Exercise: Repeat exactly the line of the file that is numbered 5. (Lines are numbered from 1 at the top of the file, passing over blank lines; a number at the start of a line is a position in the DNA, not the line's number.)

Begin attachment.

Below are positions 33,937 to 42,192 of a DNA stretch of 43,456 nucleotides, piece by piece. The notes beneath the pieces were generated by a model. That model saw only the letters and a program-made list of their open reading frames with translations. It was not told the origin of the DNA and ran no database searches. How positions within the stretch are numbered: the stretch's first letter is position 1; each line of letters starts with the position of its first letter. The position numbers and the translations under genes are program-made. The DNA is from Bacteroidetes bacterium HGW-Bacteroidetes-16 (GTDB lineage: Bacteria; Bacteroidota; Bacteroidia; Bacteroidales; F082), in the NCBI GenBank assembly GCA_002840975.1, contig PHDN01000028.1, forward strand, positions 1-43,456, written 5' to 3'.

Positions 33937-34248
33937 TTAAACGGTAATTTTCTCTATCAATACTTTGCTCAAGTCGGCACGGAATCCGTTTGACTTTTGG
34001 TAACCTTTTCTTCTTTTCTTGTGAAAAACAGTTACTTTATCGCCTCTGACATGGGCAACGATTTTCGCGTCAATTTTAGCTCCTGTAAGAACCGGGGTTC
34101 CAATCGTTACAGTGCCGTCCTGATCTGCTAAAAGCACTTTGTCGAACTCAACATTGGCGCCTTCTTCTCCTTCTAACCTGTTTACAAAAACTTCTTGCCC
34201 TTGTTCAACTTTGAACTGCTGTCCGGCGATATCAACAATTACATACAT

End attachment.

34101 CAATCGTTACAGTGCCGTCCTGATCTGCTAAAAGCACTTTGTCGAACTCAACATTGGCGCCTTCTTCTCCTTCTAACCTGTTTACAAAAACTTCTTGCCC